Yes, I thought, if that is how one defines resilience, I can see where a person might think that resiliency is overrated.

I agree that the ability to bounce back from adversity is a hallmark of resilience, but the strategies that one uses to bounce back can make the difference between resilience feeling fatiguing and resilience being uplifting.  I consider myself to be a very resilient person, but the word “toughness” is not part of my working definition of the word.

Long-term resilience involves being able to integrate difficult experiences and then respond skillfully.  But just how, you might ask, does one do that?

To begin, I would like to talk about what resilience is not.  Truthfully, when adversity hits, I oftentimes try my “not resilient” strategies first. Here is what “not resilience” looks like for me: Telling myself there is no problem.  Compulsively doing things that distract me from the problem.  Trying to look on the bright side of things to avoid feeling difficult feelings.  Repeat.  When I experience something challenging in my life, I oftentimes practice “not resilience” until I become too anxious or too tired to continue.  Then, I surrender to reality and turn toward my resiliency toolkit.

My resilience toolkit includes the following:

        1. Talking with friends
        2. Journaling
        3. Getting angry and sad and scared and messy
        4. Cloaking myself with kindness and compassion
        5. Practicing yoga or exercising to get into my body and out of my head
        6. Spending time in nature
        7. Gathering resources
        8. Continuing to take steps forward, often with the support of friends
        9. Beginning to hope, take in the good, and see silver linings
        10. Experiencing another setback
        11. Repeat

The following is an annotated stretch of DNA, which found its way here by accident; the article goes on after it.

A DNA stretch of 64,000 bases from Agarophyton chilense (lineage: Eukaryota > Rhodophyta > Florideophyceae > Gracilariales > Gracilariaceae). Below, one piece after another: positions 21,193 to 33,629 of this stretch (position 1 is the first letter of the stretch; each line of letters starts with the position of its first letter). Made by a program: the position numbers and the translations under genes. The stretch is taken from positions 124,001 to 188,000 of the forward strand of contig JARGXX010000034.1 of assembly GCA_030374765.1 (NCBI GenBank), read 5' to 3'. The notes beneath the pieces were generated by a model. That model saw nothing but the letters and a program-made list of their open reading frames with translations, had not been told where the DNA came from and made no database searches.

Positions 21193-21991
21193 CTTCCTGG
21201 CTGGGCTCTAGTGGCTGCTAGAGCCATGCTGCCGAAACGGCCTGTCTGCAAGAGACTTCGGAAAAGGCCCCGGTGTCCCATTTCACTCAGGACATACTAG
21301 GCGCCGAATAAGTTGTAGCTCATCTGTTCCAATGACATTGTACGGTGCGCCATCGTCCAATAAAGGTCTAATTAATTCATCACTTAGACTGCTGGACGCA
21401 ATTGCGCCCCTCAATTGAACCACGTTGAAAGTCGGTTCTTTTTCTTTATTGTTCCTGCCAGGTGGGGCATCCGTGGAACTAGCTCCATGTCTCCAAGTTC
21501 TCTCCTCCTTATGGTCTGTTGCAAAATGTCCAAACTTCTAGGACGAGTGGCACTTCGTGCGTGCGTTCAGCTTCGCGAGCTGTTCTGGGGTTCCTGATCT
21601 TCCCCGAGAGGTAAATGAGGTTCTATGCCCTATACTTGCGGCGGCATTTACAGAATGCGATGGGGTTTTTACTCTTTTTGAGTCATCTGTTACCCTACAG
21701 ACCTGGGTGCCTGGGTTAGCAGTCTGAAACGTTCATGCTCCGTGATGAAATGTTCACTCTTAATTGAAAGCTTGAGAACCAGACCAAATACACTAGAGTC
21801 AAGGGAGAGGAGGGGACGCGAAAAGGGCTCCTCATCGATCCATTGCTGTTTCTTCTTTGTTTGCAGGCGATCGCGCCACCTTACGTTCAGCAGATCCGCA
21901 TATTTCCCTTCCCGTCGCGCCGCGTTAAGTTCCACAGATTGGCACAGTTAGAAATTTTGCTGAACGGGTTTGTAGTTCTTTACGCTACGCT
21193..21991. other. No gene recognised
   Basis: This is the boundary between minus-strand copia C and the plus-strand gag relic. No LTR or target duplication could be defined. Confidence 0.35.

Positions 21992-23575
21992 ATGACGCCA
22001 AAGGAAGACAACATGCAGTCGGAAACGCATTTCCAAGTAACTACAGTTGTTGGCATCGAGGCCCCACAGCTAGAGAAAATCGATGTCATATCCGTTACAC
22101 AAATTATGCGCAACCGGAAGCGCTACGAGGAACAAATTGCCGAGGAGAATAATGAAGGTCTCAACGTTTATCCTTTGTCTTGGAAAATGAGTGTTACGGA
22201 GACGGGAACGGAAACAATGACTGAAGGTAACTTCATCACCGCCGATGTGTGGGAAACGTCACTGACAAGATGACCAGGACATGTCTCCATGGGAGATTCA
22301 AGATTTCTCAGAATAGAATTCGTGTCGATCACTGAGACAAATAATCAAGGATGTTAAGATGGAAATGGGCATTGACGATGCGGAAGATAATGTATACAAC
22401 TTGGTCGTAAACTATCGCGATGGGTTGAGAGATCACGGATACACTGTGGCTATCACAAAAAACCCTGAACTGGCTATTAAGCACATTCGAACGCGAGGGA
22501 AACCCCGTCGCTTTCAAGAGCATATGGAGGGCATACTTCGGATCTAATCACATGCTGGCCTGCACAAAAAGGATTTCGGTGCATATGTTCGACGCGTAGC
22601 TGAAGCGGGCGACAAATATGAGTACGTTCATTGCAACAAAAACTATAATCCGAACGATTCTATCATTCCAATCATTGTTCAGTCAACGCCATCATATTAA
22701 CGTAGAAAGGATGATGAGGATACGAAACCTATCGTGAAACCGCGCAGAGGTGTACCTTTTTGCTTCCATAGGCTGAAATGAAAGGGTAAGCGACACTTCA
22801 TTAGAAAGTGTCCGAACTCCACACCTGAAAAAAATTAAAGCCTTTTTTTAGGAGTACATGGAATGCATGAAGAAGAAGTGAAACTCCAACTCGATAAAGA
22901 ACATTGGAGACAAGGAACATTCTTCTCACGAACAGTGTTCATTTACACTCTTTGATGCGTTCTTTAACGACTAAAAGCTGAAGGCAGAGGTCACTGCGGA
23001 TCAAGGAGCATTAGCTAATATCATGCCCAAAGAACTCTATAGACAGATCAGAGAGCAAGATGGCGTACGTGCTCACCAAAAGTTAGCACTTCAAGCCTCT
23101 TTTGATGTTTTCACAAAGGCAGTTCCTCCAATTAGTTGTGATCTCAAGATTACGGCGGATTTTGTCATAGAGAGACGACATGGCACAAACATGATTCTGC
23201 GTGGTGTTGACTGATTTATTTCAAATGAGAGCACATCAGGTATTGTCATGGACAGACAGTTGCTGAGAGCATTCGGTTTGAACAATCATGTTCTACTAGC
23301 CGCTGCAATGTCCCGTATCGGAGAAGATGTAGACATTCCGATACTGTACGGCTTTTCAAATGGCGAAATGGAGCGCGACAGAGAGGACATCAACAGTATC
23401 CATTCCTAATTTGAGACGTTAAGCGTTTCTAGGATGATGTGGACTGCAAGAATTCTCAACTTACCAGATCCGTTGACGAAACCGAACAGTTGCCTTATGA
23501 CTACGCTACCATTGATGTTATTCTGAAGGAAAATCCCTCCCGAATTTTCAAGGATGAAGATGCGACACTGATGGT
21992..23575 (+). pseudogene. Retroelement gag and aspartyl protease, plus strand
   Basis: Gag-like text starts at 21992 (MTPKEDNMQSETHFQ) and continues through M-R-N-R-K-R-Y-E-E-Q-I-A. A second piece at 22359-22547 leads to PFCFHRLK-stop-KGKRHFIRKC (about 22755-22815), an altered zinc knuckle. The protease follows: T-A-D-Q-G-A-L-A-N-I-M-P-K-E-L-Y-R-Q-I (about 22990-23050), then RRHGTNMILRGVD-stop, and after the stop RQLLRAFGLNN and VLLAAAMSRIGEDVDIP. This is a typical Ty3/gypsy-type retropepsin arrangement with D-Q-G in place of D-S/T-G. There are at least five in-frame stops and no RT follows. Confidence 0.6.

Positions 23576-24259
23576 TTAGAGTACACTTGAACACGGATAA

This resilience toolkit creates resilience that is both sustainable and uplifting.  It is something that I can go back to again and again when life gets messy and hard.  Setbacks in life are inevitable, and a supportive resilience toolkit cannot be overrated.

The Healing Power of AND

If you are like me, you are on a roller coaster of feelings during this coronavirus time at home.  Sometimes, I momentarily forget about the virus while walking in nature or laughing with my kids, and then suddenly I remember once again. Hope, grief, sadness, joy and despair flicker in and out of my awareness.  I experience moments of awe at the way we are working together in community.  Other times I feel loneliness and worry about the physical and social isolation—both for myself and for others. 

During these challenging times, I remind myself again and again to create space for AND.  AND what? you might ask.  By AND, I mean allowing for both sadness and joy.  Loneliness and connection.  Despair and hope.  If we don’t create space for all of it, we run the risk of either anxiously clinging to positivity, or conversely, wallowing in despair.

Creating space for AND involves: A = Allowing the full range of emotions and becoming Aware of the present moment.  N = Nurturing—nurturing ourselves as we struggle, and nurturing a healthy mind that is also able to see what is good.  D = Discovering.  We can cultivate curiosity to move beyond our typical ways of responding and discover new and beautiful possibilities.  Allow, Nurture, and Discover (AND).

It’s not easy to open to all of our emotions.  Yoga, mindfulness, self-compassion and growing the good all help.  It also helps to journal and pick up the phone to call a friend to remember that we are not alone.  There are a lot of things that we cannot control in this situation, but practicing AND paves the way for a healthier emotional life and a more peaceful mind.